The Brightest of Entertainers – jig dolls from England and beyond
Some years ago Pat Pickles who had, with her late husband Rennie, written a book about the history of jig dolls asked me to work with her on a new edition. The task was a long one; the revision turned into a whole new edition, with numerous extra photographs, mostly in full colour, and loads of additional information, including whole new sections of my own research, and case studies into the jig doll in East Anglia and Yorkshire.
It was very much a joint venture and I am only sad that Pat wasn’t really able to appreciate its eventual publication, as, sadly, her health took a serious turn for the worse before it was actually printed. I am glad to say that I was able to put the finished article into her hands before she died in 2019. The Brightest of Entertainers is available for sale from the East Anglian Traditional Music Trust by post or from me in person.
The book was short-listed by the The Folklore Society for the Katharine Briggs Award 2019.
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Latest website publications
Unsung Histories – a series of true stories never told before – about people you may never even have heard of – but whose life stories reverberate across the decades and centuries. Many of these stories start with the life of someone who played a musical instrument or sang an old folk song, and many of them lived in my home area of East Anglia. The Unsung Histories website is the new home for my writings, set up in 2021, with some updated versions of my ‘back catalogue’ and also new subjects, including the story of a barrel organ that was taken to the Arctic in the 1820s, the history of the dance tune and song Paddy O’Rafferty, and the discovery of a WW2 radio series featuring traditional singers in pubs across England.
East Anglian Dulcimers – the major research work into English dulcimers – the instruments, players and makers, researched and written together with John Howson. This is ongoing work, but there is already a huge database of information uploaded. Our work complements, updates and enlarges on many aspects of David Kettlewell’s work in the 1970s.
‘Investigating Traditional Culture & Folklore’; ‘Songs from the Stour Valley’; ‘Dances from the Stour Valley’ – for the Managing a Masterpiece project (EATMT, 2011)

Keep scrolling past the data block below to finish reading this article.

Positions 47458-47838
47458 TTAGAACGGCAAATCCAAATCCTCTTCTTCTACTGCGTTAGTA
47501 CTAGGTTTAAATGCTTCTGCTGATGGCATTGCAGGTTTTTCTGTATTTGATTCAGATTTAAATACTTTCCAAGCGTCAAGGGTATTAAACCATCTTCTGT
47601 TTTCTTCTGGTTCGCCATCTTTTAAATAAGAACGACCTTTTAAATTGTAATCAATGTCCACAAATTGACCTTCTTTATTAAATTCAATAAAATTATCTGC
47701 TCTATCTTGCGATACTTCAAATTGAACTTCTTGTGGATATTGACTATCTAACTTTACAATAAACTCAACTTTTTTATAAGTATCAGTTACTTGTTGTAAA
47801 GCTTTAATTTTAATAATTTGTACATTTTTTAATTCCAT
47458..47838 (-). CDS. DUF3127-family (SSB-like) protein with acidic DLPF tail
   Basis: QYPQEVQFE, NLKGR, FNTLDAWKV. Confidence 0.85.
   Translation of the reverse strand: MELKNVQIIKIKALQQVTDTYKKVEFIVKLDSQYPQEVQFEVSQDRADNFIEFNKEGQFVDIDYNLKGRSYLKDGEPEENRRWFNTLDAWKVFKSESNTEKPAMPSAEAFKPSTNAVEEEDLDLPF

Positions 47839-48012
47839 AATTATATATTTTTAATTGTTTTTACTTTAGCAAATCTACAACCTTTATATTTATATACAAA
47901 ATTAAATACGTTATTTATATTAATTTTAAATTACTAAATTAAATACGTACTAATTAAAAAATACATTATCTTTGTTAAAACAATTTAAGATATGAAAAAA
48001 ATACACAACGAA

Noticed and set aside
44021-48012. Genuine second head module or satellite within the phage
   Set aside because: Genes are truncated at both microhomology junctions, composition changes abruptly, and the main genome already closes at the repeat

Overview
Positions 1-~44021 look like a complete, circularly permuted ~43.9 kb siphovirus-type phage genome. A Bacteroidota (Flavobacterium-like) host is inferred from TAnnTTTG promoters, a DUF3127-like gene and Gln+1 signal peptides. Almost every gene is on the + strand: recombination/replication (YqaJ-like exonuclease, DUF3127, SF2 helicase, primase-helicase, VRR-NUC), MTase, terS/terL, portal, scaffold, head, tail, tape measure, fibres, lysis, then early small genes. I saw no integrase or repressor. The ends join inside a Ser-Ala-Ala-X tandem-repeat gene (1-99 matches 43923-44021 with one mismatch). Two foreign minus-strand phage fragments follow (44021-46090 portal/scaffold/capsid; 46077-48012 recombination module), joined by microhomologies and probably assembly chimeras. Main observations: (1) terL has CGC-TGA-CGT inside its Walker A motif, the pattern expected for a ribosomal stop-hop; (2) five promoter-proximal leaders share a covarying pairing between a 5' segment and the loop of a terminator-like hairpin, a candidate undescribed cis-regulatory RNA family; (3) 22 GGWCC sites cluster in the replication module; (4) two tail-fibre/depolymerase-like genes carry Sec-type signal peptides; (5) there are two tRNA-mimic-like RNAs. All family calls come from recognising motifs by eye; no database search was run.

‘Before the Night Was Out’ (EATMT, 2007) – a book of tunes collected from traditional musicians in Suffolk & Norfolk, plus social history and biographies of the main traditional musicians from the region. Available from the EATMT website.
‘North End Voices’ (EATMT, 2007) – a booklet about traditional singing in King’s Lynn, Norfolk. Available from the EATMT website.
‘Blyth Voices’ (EATMT, 2003) – a book of songs collected in Southwold, on the Suffolk coast, by Ralph Vaughan Williams, plus social history and context. Available from the EATMT website.
‘A Teacher’s Guide to Regional Resources for Traditional Folk Music’ (1997)
‘Setting up a School Archive’ (a guide for teachers, Suffolk County Council, 1995)
‘From the Horse’s Mouth’ (a resource for teachers, Suffolk County Council, 1995)
‘History and Music’ (a guide for teachers, Suffolk County Council, 1994)
‘A Musical Life – William Godball’ (Suffolk Review, 1999)
‘Music with a Local Flavour’ (Primary Music Today, 1998)
The following pieces of original research were all published on the East Anglian Traditional Music Trust website between 2003-2017, while I was Director. As I write (February 2022) the articles below remain largely uncredited, pending an update of the EATMT website.
‘Two Hundred Year Old Tunes from Bury St Edmunds’ – based on a booklet of 24 Country Dances published in 1812 and including original research as well as transcriptions of the tunes. Very hard to find, and a little gem, so here’s a direct link. The article includes an excerpt from my unpublished dissertation, ‘Dancing in Suffolk 1750-1900’ (1995).
‘Ralph Vaughan Williams in the East’ – with case studies on King’s Lynn (‘North End Voices’), Southwold (‘Blyth Voices’) and South Norfolk. Please note that the latter two sections have now been superseded by updated versions published here, on my website in 2019: ‘Southwold singers 1910’ and ‘South Norfolk Singers 1911’.
‘Two Singers from the Stour Valley’
‘Behind the Song’ – Peter the Paynter and The Captain’s Apprentice
‘Tracing the Tune’ – The Perfect Cure and Starry Night for a Ramble
‘Profiles of Traditional Musicians’ – 10 articles about musicians, singers and stepdancers from East Anglia (32 articles in total in this section).
‘Village Portraits’ – articles about Suffolk villages with musical traditions – Mendlesham, Blaxhall and Worlingworth.
‘John Clare: Traditional Musician’
The pages about stepdancing, dulcimers and jig dolls on the EATMT website are also written by me, as are the research pieces under various community project headings – e.g. ‘Tuning In’ (Lowestoft, Orford, Mendlesham and Benhall) and ‘Playback’.